I believe it - ours too - even over the holidays. A lot of motorized scooters parked in hallways...

                                            2. I've taken two west coast princess cruises and I'm a foodie. The food on the first was very good and the second was "ok to pretty good". Princess cuisine staff management include many italians. The onboard pizzeria is terrific. The italian food is quite good. Stay away from the mexican, asian, etc. We found caviar in the buffet one night and took it to our cabin to enjoy.

                                              Princess also lets you bring your own wine and champagne..as much as you want. Corkage is only $10. If you enjoy wine, bring your own glasses too.

                                              1. The pizza on the Dawn Princess was some of the best I've ever had. Talking to one of the cooks-he said he makes 100 pounds of fresh pizza dough every day. I ate it everyday is was so good.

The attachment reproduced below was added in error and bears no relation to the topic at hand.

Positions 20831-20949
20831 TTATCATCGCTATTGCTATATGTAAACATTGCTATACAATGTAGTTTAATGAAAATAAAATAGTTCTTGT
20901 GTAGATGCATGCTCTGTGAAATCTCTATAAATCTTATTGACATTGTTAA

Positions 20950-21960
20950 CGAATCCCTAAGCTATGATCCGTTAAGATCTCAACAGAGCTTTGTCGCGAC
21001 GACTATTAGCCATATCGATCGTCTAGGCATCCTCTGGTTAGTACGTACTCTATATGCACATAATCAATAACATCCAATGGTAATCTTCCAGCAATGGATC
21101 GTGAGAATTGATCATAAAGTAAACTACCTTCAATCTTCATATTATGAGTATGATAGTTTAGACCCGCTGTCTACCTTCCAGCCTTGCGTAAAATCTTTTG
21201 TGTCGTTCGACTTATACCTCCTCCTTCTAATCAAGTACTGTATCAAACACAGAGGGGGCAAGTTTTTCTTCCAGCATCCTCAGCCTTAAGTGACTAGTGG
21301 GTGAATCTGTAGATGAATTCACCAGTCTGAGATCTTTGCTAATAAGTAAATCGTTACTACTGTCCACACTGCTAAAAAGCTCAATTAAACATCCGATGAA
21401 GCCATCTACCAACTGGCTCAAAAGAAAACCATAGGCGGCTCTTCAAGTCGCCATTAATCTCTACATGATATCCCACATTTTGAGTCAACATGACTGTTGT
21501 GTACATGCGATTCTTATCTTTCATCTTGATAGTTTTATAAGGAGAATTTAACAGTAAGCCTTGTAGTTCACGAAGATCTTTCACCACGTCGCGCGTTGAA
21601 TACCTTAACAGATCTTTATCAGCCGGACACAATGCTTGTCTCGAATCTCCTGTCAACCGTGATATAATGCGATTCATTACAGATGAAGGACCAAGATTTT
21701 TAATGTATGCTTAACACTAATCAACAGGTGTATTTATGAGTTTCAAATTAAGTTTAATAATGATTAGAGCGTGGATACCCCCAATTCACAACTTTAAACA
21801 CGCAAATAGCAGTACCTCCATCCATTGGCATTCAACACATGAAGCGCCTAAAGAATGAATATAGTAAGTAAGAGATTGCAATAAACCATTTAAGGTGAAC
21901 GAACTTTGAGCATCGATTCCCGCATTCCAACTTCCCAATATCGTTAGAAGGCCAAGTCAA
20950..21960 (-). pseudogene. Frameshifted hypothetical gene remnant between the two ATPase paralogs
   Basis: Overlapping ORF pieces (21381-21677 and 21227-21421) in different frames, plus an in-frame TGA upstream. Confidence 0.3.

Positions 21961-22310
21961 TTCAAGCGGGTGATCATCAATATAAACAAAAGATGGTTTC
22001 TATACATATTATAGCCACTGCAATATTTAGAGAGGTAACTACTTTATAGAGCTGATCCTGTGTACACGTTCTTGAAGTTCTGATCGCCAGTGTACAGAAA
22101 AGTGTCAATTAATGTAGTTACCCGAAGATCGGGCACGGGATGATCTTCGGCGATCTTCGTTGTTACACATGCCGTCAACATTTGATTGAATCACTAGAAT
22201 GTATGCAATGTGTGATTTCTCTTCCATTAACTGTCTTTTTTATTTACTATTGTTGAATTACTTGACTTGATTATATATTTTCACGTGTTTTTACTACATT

First of all don't expect cruise food to be much above what you might get at the Cheesecake Factory. Go with that in mind and you won't have high expectations and be disappointed. On cruise lines its all about presentation, profitability and feeding masses of people.

                                                One thing to understand about cruise lines is they basically all get their provisions from the same purveyors where they port. There's basically two classes in cruising...call it middle class and high class. Carnival owns Holland America so the food quality isn't going to be much different. I will say I've had better prepared meals on Holland America and I attribute that to the fact that they have smaller ships than Carnival. Holland America also claims a lower crew/passenger ratio. On Holland America I've had Alaskan King crab legs and Maine lobsters. Downside is Holland America ships are not mega ships with all the bells and whistles that the other lines have. Royal Caribbean has decent food-the maitre de told me now that when you order a steak its cooked to order and not cooked ahead of time. NCL is just ok, their freestyle dining makes it somewhat interesting.